Thursday, April 7, 2011

Sick Day Siomai and Sweet and Sour Sauce

I like alliterations too.

All productivity has been ground to a halt today since I am nursing a bad cough and cold. I taught with virtually no voice yesterday (out of dedication to my students, my neurosis for making up missed classes, or my irrational commitment to commitments?) only to feel worse this morning. A trip to my doctor yielded a z-pack prescription, including a cocktail of other over the counter medications that will hopefully abate my symptoms and make me sound less like Gollum:
Gollum, like me, enjoys fresh seafood. 
Today's post will be considerably more complex than the the ones I've posted yesterday. Siomai is, I believe, a completely underrated "side dish" in many Japanese meals. You know what they are: those little fried or steam rice paper bags sitting in your bento box that can taste slightly fishy. My mom's recipe punches your face with flavor, in contrast, and is totally worth the trouble.


½ kilo ground pork (1 lb.)
1/3 kilo shrimp, diced (3/4 lb.)
¼ c. chopped dried Chinese mushrooms (Soak in water before slicing. These are called "cloud ear mushrooms" and are difficult to find fresh, but can be found shredded and dried)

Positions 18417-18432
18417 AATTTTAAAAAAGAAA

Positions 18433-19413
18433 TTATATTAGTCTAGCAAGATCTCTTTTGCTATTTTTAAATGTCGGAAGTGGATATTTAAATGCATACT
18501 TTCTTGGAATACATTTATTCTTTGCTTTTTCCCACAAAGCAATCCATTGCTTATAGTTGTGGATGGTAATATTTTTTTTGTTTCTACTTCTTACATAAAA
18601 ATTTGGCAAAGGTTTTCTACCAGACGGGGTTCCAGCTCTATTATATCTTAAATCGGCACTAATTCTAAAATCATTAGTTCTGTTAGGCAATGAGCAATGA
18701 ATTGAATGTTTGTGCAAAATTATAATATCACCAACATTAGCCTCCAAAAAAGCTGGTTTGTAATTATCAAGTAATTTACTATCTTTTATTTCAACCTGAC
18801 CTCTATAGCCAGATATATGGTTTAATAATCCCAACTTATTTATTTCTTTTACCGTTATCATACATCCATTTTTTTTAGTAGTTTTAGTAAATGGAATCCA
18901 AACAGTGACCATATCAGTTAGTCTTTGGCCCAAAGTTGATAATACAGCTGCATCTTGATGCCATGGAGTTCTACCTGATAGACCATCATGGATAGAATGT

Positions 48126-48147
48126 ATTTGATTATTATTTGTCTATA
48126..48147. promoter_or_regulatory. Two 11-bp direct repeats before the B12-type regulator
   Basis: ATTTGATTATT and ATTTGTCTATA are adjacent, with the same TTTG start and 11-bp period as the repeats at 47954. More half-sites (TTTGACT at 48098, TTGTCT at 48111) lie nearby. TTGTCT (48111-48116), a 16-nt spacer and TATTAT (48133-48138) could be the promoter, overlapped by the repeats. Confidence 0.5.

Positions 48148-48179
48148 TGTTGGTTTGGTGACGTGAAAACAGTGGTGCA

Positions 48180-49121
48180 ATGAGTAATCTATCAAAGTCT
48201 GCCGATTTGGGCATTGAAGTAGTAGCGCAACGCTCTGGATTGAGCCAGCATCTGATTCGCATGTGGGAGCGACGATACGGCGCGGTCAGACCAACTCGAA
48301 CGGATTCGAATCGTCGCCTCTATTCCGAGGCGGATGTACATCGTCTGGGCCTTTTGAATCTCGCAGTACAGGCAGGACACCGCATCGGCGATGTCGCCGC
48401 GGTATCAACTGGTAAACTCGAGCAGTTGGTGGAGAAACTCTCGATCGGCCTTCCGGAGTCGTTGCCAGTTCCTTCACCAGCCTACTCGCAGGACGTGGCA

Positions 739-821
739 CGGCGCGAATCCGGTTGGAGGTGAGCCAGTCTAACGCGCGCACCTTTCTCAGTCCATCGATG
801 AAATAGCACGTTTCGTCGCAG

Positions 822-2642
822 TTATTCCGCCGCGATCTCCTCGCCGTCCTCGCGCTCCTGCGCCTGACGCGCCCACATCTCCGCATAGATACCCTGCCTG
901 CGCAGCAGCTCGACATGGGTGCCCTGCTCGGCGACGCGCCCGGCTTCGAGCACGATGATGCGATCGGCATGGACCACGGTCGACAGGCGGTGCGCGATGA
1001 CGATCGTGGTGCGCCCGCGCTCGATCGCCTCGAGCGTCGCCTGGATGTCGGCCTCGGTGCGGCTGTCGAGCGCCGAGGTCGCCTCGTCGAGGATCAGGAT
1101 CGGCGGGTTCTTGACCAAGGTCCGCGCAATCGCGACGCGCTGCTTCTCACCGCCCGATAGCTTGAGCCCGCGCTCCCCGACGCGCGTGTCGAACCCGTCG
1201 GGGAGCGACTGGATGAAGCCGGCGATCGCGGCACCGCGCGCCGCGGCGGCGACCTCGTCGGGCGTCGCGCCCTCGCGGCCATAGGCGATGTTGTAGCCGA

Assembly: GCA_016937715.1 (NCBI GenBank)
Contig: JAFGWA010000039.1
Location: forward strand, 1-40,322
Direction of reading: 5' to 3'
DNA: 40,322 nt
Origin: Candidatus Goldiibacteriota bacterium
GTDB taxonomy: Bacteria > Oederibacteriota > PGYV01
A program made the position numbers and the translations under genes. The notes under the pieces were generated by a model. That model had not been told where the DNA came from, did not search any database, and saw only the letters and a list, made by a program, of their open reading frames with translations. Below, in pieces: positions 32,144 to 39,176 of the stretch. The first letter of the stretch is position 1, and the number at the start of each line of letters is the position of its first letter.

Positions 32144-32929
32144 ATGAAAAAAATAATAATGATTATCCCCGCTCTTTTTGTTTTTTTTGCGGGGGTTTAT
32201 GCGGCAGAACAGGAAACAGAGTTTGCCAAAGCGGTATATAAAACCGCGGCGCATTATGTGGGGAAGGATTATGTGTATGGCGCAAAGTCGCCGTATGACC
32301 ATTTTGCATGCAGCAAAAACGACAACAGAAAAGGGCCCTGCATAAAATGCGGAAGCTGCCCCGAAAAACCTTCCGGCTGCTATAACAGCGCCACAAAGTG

½ c. singkamas chopped (Soak in water after cutting. These are called "Jicamas" in English.)
¼ c. chopped spring onions
2 egg yolks
3 tbsp. soy sauce
3 tsp. sesame oil
Salt and pepper
Sweet and sour sauce
Lumpia wrapper (spring roll wrappers are fine)

Combine pork, shrimp, mushrooms, singkamas, spring onions, egg yolks, soy sauce, vetsin, sesame oil, salt and pepper. Wrap into thin rolls in lumpia wrapper and fry in deep fat/oil. Cut into 1 inch pieces. Serve with sweet and sour sauce.

Sweet and sour sauce

2 tbsp. vinegar
1 c. water
5 tbsp sugar (caramelized)
1/3 tsp. salt
1 tbsp. ketchup
1 tsp. oyster sauce
1 tbsp. cornstarch
3 tbsp. water for dissolving cornstarch

Mix vinegar, water, sugar and salt, in saucepan then add ketchup, and oyster sauce. Bring to a boil. Dissolve cornstarch in water and add to the boiling mixture stirring until thickened. 

These are my mother's original directions, of which I've added some notes for clarification (these metric conversions are a chore, so thank goodness for Google) These will look considerably different from the siomai you've probably eaten because you cut the fried rolls into serving sizes rather than before frying. There's also the option to steam them, but why would you? 
I asked my mother while I was typing out this recipe what "deep fat" meant in her recipes. Vegetable oil (or any oil) was scarce, so for the most part, people used pork lard for all their frying. (The sesame oil is a modification I made.)

"This is why many people died from heart attacks. But you can't compare the flavor with the other oil." 

Nope. Can't argue with the world of difference pork lard made for the dish either, mom. 

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